“The film is beautiful, poetic, enchanting in the real sense of the word, or better: enchanting. The renouncement of dialogue and customary 'action' gave every viewer the opportunity to dive into it in their very own way; for me it was a meditation on my own childhood. I found myself in many pictures and situations, it was like the appearance of long-forgotten childhood memories while half asleep. "
“Mathias Allary, sponsorship award winner from the state of North Rhine-Westphalia, showed his three-quarters of an hour film 'A day like a year' in the black box. He goes on a walk into the world of two children, understood as an alternative to the impoverishment of the adult senses. In an uninhibited way; Julia and Torsten, eager to be distracted, stray through the inner and outer world on their way to school, with the director creating the conditions for their unfiltered abundance of perception.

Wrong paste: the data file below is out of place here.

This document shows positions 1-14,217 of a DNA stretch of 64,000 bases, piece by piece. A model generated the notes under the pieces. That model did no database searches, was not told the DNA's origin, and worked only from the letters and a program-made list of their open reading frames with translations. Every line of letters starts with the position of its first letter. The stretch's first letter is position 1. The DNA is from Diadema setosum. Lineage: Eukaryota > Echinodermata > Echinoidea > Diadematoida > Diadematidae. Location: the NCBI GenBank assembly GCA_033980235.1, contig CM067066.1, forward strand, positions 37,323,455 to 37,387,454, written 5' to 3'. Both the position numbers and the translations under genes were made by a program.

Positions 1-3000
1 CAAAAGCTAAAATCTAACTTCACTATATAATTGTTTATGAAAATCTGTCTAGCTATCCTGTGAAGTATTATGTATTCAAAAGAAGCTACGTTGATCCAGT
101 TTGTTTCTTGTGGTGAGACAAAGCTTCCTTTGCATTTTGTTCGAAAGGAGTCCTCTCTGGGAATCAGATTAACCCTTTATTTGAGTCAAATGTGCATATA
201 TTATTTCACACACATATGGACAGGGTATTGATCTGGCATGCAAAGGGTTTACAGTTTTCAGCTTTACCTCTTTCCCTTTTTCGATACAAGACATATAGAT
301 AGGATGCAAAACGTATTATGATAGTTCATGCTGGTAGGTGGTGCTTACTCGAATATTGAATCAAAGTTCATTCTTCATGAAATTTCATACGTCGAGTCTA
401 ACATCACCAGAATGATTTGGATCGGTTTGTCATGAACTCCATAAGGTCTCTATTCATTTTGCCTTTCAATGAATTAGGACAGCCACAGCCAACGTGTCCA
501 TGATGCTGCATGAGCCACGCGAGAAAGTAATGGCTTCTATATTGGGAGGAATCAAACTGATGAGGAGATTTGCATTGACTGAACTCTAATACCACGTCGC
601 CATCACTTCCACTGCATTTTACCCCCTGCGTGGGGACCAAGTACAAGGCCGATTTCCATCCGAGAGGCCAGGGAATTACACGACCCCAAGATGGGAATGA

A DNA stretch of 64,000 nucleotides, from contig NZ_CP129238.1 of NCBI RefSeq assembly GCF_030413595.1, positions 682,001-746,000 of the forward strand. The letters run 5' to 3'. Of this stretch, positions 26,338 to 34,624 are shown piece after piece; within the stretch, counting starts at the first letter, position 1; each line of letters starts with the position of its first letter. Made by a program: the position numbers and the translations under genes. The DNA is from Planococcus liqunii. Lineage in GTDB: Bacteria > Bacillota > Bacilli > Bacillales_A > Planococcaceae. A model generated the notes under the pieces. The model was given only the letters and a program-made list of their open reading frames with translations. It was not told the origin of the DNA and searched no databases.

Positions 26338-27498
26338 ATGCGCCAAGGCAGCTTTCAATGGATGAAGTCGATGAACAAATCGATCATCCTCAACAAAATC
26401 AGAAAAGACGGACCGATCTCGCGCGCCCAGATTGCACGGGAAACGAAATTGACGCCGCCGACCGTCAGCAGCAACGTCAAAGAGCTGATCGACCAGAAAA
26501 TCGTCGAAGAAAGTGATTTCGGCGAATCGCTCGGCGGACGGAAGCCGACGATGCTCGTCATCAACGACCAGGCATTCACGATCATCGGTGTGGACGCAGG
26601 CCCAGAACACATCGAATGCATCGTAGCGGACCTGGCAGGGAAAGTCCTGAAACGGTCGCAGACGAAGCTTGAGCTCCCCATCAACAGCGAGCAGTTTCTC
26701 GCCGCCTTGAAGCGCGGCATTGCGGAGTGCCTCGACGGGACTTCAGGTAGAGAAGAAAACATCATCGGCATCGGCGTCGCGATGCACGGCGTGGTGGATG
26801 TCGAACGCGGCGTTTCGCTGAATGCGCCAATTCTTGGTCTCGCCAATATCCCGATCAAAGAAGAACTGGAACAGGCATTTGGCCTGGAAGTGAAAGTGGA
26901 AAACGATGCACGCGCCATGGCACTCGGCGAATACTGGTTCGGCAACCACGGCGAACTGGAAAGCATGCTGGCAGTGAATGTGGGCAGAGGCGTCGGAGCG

Without a precise plot, the study follows an open narrative, partly documentary in character. It leaves space for the viewer's memories and associations as well as for the idiosyncratic head of the main actor. There is no need for language: pictures, background noise and music are sufficient. The child's world does not need dialogue, even if the hello call sends out a signal at the end. A subjective and an objective camera accompanies the two, taking the children's perspective. The seasons change: an autumn bath of leaves turns into a snowball fight. Dream passages are broken down into the child's perception. A pocket lighter turns the thought into a fire eater, a puddle to the beach and sea. In the fairy tale motif of the forest, the child's loneliness, his fear and the basic experience of loss can be heard. The convincing power of the film lies in its restraint, it does not obey any necessities or constraints and thus depicts something irretrievable: the lost paradise. "
"A day like a year" describes in a wordless, very careful and tender way how two schoolchildren dawdle into a dream world. "